effect on people, of all ages. So it is very wise to avoid books,
movies, tv, and people that are filled with these things. We should
never disconnect from people or society. Jesus said to preach
the good news to every person. He said His followers are the light
of the world. In the world, but not of the world. We shoud live
free in Jesus, love people genuinely, and share Jesus with them,
never condemning or pressuring anyone. What we 'take in' has great
impact on our lives. So, to avoid much of the trash that Hollywood
puts out is VERY WISE INDEED. Wanna see something good?
Go see Megiddo.
Megiddo? Good? -David
IS NO PROBLEM..
Date: Wed, 31 Oct 2001
From: george woodward
making something out of nothing. The artist paints beautiful pictures.
Period. Your 'definition' of his work is totally void of reality.
It is a painting...a pretty painting. It hangs on a wall. It does
not tell the story of Christianity. Jesus did that very well,
as do those who truly believe in Him. Jesus is God. He came to
the Earth. Was born of a virgin. Was crucified at the age of 33.
He shed His precious blood for all of mankind. And on the 3rd
day, He rose from the dead. He is now seated at the right hand
of God the Father. The Holy Spirit, Who is the third Person of
the Trinity, is in the Earth, drawing all people to Jesus through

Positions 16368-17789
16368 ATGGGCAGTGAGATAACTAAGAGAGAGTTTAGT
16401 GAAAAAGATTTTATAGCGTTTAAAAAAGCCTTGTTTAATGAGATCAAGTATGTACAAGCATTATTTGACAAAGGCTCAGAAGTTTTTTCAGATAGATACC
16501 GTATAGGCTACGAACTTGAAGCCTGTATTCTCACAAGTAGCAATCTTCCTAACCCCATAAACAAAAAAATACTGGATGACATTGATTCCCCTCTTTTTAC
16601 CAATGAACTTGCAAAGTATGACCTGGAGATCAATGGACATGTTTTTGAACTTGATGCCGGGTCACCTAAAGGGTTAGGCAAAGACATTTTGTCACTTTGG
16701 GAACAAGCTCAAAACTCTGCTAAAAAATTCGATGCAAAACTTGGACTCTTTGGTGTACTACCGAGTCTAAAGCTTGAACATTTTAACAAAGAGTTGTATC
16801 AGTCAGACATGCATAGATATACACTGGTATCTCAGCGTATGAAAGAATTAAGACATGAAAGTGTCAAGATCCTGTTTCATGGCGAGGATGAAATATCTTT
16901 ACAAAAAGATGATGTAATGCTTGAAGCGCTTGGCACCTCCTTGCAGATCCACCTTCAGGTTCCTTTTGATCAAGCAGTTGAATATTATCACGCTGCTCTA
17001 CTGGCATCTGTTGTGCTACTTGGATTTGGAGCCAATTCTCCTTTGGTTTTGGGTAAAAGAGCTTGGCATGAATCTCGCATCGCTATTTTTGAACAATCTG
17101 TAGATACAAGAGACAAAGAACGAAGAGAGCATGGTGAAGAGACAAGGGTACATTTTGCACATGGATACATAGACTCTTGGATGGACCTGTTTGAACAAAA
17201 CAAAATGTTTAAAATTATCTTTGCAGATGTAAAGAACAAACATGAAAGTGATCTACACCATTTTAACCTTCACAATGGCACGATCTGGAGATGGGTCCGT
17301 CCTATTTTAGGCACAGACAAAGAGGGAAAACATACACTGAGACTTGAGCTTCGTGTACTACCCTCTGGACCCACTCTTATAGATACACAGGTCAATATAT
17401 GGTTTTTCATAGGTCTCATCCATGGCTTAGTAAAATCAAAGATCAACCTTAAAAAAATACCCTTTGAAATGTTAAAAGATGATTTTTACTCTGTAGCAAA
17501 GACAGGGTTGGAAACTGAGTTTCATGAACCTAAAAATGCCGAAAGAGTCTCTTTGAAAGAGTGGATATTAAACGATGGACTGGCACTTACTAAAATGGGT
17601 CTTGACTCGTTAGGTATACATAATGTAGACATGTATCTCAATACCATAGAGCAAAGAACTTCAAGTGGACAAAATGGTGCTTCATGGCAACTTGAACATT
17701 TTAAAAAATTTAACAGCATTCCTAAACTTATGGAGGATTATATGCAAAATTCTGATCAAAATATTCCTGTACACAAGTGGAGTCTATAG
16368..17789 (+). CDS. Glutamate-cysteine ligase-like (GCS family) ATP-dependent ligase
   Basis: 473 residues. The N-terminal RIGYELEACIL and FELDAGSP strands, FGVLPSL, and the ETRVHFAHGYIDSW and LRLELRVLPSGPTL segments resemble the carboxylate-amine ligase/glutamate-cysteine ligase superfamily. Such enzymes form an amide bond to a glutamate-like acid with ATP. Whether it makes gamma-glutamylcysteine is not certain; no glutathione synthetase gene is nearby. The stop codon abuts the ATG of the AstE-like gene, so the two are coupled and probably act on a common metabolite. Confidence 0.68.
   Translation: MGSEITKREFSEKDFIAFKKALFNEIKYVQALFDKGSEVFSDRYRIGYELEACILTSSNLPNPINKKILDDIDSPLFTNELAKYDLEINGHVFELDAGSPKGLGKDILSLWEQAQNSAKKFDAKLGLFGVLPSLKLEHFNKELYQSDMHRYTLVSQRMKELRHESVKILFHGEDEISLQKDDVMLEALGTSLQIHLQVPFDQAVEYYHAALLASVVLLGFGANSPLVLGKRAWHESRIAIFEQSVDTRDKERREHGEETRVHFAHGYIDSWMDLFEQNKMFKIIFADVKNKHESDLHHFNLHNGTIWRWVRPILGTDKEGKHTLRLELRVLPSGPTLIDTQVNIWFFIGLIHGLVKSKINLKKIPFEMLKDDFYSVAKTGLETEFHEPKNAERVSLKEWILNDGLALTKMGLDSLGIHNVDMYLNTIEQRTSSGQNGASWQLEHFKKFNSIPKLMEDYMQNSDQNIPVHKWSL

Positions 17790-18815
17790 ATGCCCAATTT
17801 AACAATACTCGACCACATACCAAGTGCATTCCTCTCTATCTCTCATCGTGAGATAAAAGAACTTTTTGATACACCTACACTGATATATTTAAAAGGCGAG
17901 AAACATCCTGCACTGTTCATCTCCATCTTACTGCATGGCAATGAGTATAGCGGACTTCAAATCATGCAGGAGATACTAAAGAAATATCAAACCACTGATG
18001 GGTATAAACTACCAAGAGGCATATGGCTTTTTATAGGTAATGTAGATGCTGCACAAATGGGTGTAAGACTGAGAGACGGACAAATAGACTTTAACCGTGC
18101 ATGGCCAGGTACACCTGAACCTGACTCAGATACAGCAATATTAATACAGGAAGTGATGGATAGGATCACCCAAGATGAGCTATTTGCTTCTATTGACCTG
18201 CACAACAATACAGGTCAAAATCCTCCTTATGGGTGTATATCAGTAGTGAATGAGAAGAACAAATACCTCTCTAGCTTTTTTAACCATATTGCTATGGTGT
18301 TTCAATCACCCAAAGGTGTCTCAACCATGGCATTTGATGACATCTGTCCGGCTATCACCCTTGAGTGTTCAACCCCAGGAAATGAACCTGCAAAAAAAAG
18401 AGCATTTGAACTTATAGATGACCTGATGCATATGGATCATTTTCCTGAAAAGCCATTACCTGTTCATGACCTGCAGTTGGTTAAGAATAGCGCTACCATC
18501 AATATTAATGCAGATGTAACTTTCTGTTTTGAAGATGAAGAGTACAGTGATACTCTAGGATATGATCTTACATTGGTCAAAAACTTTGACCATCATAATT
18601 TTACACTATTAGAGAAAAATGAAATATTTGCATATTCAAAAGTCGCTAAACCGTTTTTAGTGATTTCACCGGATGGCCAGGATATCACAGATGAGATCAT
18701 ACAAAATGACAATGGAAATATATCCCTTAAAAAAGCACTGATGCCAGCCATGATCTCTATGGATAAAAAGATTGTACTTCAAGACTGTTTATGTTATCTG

the preaching of the good news!! Jesus still saves, heals, delivers,
and sets totally free, all those who put their faith in Him. His
blood alone cleanses from sin! And He loves all people. But it
is not multiple choice. We must come to God through Jesus. Jesus
is THE ONLY way to Heaven, to salvation. Jesus is Life. A PRETTY
PICTURE IS JUST THAT. IT WAS NEVER INTENDED TO TELL THE GREAT
NEWS OF JESUS!!!
Sincerely, george woodward
So what does your creedal statement have to do with your point?
SIDES TO EVERY COIN
Date: Sun, 28 Oct 2001
there are 2 sides to every coin, and life is inevitably like that
(i.e., 9-11-01 is both an attack of Satan as well as a type of
judgement from God), so it is with art, films, tv...and, guess
what, reality! Every day beauty and crap! (excuse my French)
paintings, while colorful and 'pretty' in their own way, do not
impress me like a Monet, Bouguereau, or Da Vinci, and yes, they
are devoid of anything challenging, but that's the other side
of the proverbial coin, sometimes we need a little escapism in
our lives to be able to deal with real life. Thanks for the critique.
I sort of understand the comparison, because I volunteer some
time each week in an inner city ministry to children, but I live
in the so-called beautiful suburbs, so I know the meaning of both.
Good insight. Remember Paul's words, learn to be content in feast
or famine (Phillipians 4:11, 12). Again, thanks for your reviews...
Long live the king! Frodo lives!
And the True and Living God is still awesome!
I am glad you a person who is involved with others! -David